It also alleged looting from the Treasury Single Account as evidenced in the reported stealing of N10bn from National Health Insurance Scheme’s account in the TSA; the frittering of fresh N25bn under questionable ‘deals’; and the reported stealing of N18bn Internally Displaced Persons intervention fund. The PDP also wants answers to the source of the N671m allegedly stolen from the APC account by some of its national officers.

Like Mohammed, the APC’s response to some of the allegations is to simply say it is increasingly baffled by the PDP’s alleged new found proclivity for constantly spewing falsehood without any iota of proof in the name of opposition rhetoric and politics.

To reinforce Mohammed and the ruling party’s statements, the Federal Government just released facts and figures of Buhari’s monumental achievements in three years.  The 41-page factsheet highlights successes in economy, security and the fight against corruption.

Nevertheless, my problem with some of these facts and figures is that they usually conflict with the realities on ground and the views of some international experts. Early March this year, the International Monetary Fund reported that more Nigerians got poorer under the President Buhari government despite the country’s slow recovery from recession. It added that Nigeria needed urgent economic reforms.

Last Month, the World Bank gave its own verdict, saying unemployment and poverty rates increased in Nigeria despite an exit from recession in 2017. The apex global financial institution, in its report, added that the decline in the non-oil and non-agriculture sectors continued as aggregate demand remained weak and private sector credit low.

Besides, the Co-Chair of Bill and Melinda Gates Foundation, Bill Gates, recently admonished the Federal Government not to concentrate on physical infrastructure to the detriment of human capital development.

As if to downplay the reported progress in our economy, Gates said Nigeria was one of the most dangerous places in the world to give birth, with the fourth worst maternal mortality rate in the world. We are ahead of only Sierra Leone, Central African Republic and Chad. Also, one in three Nigerian children is chronically malnourished.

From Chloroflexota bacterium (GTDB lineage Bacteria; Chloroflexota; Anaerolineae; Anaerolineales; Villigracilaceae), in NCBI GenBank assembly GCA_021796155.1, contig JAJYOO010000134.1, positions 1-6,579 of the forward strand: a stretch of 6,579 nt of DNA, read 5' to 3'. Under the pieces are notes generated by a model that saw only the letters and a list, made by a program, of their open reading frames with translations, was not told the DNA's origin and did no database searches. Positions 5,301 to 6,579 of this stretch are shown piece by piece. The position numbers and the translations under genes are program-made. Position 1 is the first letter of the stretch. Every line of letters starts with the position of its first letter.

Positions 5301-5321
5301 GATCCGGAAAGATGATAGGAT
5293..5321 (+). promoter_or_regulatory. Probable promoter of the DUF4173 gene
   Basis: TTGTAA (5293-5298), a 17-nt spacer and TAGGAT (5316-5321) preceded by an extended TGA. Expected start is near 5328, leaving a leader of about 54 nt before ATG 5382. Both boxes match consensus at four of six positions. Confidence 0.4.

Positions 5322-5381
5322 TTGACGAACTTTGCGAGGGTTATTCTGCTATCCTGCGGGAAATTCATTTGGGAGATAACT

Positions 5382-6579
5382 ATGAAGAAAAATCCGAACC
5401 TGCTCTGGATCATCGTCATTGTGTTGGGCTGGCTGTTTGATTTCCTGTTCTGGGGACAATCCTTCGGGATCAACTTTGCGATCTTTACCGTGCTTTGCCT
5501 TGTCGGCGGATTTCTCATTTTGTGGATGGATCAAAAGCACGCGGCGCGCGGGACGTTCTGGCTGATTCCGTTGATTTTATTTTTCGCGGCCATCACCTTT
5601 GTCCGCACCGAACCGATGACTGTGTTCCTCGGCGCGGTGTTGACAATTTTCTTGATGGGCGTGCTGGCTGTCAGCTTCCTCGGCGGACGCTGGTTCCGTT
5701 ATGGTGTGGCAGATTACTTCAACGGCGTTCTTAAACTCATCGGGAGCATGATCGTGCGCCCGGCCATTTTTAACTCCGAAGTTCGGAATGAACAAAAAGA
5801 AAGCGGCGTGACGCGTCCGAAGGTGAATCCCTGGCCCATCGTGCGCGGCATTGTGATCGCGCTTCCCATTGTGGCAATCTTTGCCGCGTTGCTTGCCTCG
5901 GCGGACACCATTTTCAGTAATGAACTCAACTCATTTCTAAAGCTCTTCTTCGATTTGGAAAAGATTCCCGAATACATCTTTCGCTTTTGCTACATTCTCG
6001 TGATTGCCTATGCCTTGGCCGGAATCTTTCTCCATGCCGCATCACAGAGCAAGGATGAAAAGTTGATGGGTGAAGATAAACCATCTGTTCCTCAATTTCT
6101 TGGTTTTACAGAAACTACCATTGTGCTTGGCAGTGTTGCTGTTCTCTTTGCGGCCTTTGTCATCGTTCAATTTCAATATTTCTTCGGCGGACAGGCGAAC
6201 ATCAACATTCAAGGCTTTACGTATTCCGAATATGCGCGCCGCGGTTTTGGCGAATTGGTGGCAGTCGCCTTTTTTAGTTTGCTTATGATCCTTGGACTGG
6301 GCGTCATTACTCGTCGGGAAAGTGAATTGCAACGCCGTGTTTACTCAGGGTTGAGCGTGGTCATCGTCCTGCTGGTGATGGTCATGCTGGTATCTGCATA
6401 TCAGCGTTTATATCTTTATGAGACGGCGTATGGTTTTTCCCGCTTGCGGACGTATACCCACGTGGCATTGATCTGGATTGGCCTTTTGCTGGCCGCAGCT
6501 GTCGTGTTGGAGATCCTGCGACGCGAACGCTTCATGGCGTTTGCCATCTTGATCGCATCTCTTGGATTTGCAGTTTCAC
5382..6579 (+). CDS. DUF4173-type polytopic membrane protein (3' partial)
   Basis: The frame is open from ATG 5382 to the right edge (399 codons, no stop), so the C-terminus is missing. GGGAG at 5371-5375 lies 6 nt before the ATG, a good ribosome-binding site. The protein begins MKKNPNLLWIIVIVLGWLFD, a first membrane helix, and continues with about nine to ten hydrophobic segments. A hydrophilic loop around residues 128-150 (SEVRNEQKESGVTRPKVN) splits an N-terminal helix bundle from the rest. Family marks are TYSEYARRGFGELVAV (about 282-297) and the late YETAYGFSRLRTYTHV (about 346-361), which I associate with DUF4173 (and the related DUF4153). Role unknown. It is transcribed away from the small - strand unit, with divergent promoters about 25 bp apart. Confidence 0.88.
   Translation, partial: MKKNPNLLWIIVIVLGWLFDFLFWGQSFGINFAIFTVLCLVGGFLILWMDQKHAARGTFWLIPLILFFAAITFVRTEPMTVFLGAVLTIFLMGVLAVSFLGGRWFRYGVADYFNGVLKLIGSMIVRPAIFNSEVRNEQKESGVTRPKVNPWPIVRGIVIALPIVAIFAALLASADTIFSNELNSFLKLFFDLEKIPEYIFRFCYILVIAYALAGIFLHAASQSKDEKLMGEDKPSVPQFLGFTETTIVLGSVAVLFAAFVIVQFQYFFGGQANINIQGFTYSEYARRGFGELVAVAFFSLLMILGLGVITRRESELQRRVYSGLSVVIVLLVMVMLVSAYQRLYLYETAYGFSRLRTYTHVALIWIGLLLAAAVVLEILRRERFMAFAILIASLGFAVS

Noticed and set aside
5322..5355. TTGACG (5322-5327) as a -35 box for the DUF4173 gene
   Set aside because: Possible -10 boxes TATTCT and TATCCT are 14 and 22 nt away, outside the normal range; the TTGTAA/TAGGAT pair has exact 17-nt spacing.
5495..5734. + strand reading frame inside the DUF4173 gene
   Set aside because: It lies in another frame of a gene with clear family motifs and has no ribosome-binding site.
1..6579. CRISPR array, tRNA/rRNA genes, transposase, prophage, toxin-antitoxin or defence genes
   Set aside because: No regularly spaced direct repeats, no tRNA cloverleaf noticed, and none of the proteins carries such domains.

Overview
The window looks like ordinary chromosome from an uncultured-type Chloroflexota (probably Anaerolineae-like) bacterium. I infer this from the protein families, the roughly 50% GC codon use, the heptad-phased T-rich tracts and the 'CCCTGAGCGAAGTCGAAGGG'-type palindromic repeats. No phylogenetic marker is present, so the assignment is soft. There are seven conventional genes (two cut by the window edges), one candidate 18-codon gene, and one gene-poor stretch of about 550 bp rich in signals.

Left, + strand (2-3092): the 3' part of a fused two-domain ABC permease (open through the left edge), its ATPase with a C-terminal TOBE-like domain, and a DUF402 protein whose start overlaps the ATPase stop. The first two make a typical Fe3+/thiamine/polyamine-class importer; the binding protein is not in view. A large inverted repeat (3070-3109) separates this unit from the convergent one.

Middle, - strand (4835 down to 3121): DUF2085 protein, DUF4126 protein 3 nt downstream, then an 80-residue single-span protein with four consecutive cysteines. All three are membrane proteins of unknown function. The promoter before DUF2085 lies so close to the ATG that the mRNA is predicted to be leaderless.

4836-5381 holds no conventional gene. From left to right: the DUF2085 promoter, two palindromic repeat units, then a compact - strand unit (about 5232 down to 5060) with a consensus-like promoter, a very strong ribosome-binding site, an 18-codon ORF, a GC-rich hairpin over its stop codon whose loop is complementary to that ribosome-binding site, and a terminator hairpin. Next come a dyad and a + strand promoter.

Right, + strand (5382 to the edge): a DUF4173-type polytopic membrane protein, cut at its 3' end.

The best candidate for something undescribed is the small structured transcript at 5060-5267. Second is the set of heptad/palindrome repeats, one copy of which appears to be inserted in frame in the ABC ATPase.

Obviously, the FG needs to redouble its efforts. Its N5, 000 monthly conditional cash transfer and school feeding programmes are a drop in the ocean. Rather than waste billions of Naira in the name of feeding pupils, the government should find ways of empowering parents of these children to provide better food for them at home.

With regard to the fight against corruption, Transparency International has become a spoilsport. The other day, it said in its latest annual Corruption Perception Index, that corruption in our country worsened between 2016 and 2017. Last Monday, this same Transparency International released a report which revealed that federal and state governments spend N241bn on security votes annually. It is from these security votes that politicians siphon a lot of money to fund campaigns and other extravagant lifestyles.

The report titled, “Camouflaged Cash: How security votes fuel corruption in Nigeria,” was unveiled in Abuja by the Civil Society Legislative Advocacy Centre. It said the security votes were more than the annual budget of the Nigerian Army, Nigerian Air Force and the Nigerian Navy combined. The federal-level total spending on items identified as security votes reportedly increased by 43 per cent in 2018’s budget from 2017.

The National Assembly that should act as a check on the executive is even worse. There, money has become a non-stop smooth-flowing river. Just last week, the former Chairman of the Independent National Electoral Commission (INEC) Prof. Attahiru Jega, alleged that the members of the National Assembly, especially committees, were in the habit of demanding bribes with impunity. A good example is the alleged pressure many vice chancellors go through during budget defence and so-called oversight assignments. He suggested that the fight against corruption should be intensified in all its ramifications.